As a first-grader at Sam Houston Elementary, Brooke Jarvis already knew she wanted to be an author, but she said, “I didn’t know what that would be.”
Later she served as an editor of Maryville High School’s student newspaper before attending the University of Richmond, where she discovered that fiction writing wasn’t her strength.
However, during college she came across a compilation of magazine articles and found her niche. Now 32 and living in Seattle, her writing has appeared in The New York Times Magazine and Rolling Stone.
On June 6, Jarvis received a Livingston Award for Young Journalists, one of three $10,000 prizes given each year to journalists younger than 35, working in print, broadcast and online media.
Jarvis was a finalist last year in the international reporting category for an article about leaders of a small South American village dealing with oil development who send their children away to be educated.
She won the national reporting award this year for her article, “Unclaimed,” which appeared in the Dec. 1, 2016 issue of The California Sunday Magazine.
Becoming a freelancer
Jarvis originally moved to Seattle to accept a job as a web editor with the magazine Yes! She saved her money and after three years quit to give herself one year to make it as a freelance writer.
With long-form journalism, she is able to delve deeply into topics, learn from experts, meet people who trust her with their stories and play with the words and sentences to tell those stories well.
In 2013, Jarvis received a $10,000 Middlebury Fellowship in Environmental Journalism, given to early career journalists to spend a year reporting and writing. Her article on deep-sea mining in New Guinea, “The Deepest Dig,” also was published in The California Sunday Magazine.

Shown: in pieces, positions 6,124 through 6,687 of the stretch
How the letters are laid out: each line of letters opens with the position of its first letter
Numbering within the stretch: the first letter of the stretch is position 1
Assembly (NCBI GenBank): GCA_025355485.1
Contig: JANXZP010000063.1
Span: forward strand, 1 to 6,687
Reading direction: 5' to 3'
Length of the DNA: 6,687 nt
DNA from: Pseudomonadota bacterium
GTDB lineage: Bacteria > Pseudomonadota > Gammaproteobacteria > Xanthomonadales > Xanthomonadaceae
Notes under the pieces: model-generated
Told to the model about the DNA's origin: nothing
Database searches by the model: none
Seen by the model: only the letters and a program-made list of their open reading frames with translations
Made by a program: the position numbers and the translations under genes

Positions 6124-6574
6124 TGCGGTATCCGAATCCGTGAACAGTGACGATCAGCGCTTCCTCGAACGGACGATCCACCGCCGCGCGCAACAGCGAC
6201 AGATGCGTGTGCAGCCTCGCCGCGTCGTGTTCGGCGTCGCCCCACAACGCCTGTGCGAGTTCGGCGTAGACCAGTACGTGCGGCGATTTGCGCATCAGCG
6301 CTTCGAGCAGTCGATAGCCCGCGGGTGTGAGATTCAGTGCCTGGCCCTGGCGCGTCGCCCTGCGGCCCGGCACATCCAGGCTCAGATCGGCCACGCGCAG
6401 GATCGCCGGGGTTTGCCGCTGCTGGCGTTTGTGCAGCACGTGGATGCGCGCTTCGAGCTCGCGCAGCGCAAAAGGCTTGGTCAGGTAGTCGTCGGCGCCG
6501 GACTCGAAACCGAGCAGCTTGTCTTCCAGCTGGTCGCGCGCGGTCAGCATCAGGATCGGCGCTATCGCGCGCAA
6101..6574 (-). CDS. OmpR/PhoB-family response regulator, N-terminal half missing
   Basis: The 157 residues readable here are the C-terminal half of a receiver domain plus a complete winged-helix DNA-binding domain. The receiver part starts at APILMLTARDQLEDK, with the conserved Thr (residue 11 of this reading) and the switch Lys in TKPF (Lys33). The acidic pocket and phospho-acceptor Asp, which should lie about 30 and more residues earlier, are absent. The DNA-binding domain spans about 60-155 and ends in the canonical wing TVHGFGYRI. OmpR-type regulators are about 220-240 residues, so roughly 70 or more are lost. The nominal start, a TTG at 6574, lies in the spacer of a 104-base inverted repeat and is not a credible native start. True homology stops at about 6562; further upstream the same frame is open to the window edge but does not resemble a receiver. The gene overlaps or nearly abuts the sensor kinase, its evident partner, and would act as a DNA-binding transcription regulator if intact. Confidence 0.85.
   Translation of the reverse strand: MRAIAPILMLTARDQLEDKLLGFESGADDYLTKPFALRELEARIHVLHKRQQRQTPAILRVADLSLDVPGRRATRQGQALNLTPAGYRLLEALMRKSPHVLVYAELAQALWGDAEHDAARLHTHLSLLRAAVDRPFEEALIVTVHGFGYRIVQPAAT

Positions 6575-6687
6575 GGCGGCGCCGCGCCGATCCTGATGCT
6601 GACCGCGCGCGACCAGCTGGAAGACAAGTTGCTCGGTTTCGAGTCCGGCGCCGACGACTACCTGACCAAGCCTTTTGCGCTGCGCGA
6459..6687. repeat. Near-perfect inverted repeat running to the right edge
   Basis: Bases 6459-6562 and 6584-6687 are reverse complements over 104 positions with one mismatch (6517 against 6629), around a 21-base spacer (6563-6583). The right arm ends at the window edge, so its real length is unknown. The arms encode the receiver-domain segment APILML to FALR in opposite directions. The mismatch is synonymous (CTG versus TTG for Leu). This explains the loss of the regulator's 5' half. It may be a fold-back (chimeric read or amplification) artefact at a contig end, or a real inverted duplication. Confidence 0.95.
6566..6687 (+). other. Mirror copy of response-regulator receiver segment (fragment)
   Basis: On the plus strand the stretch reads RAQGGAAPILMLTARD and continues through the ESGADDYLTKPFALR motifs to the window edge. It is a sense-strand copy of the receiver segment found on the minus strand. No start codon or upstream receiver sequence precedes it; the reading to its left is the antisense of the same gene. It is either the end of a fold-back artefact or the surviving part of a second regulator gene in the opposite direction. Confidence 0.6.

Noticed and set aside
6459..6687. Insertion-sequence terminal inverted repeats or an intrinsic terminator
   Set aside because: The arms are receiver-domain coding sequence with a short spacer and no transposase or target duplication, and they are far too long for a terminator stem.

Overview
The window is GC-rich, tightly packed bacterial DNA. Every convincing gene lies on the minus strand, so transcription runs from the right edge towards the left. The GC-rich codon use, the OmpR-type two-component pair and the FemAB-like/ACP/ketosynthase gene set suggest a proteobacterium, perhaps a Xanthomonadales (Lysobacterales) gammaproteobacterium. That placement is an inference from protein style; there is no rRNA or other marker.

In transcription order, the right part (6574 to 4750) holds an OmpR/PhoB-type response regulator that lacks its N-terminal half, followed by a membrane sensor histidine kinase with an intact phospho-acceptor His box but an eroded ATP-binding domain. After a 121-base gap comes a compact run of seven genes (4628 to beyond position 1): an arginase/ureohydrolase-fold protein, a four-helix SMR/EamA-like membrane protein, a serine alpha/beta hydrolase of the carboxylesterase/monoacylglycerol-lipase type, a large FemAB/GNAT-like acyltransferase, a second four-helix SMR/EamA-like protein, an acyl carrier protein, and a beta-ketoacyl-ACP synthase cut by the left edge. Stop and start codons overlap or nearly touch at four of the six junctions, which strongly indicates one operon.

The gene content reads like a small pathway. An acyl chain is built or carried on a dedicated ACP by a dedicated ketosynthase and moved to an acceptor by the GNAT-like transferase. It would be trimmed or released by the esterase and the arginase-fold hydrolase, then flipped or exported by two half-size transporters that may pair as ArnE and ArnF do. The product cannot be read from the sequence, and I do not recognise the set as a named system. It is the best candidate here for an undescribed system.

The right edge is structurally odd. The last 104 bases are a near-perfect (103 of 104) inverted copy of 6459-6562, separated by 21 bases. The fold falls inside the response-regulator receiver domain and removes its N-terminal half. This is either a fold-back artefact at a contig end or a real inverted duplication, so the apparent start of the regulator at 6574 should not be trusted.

New York University’s Arthur L. Carter Journalism Institute gave her its 2016 Reporting Award to report on membership disputes within Native American tribes.
Jarvis also has written about a leprosy settlement in Hawaii and a deadly landslide in Washington state.
The idea for the article that won the Livingston Award this year came as she was searching local news articles for the germs of stories or ideas. “I’m always looking for stories with narrative potential,” Jarvis said.
“If you have some curiosity and you poke around, there’s always something below the surface,” she said of her pursuit of story ideas.
Within an article about the cost to the state of California for patients on life support, she read a small mention of an unidentified young man who was injured in a crash in the California desert and had been in what doctors call a “persistent vegetative state” for about 16 years, with no one knowing his identity.
“I wanted to know more,” Jarvis said, and in the process of her reporting she came across organizations with tens of thousands of members who are trying to either track down people who lost contact with families after they left to immigrate to America, or to identify bodies that have been discovered.
Her reporting led to her to people in San Diego and Houston, to conversations with the U.S. Border Patrol and the Mexican consulate, and to conversations with family members who cried as they told of their searches for lost loved ones.
“They’re so glad that someone is listening to their story,” Jarvis said, and she is careful to not to raise false hopes.
“All I can offer is an ear and the ability to share their story,” she said.
The young man through which Jarvis told the story of “Unclaimed” was found by his family while she was working on the article for more than a year, but Jarvis hopes the article serves a broader purpose of leading people to think about immigration in an empathetic way.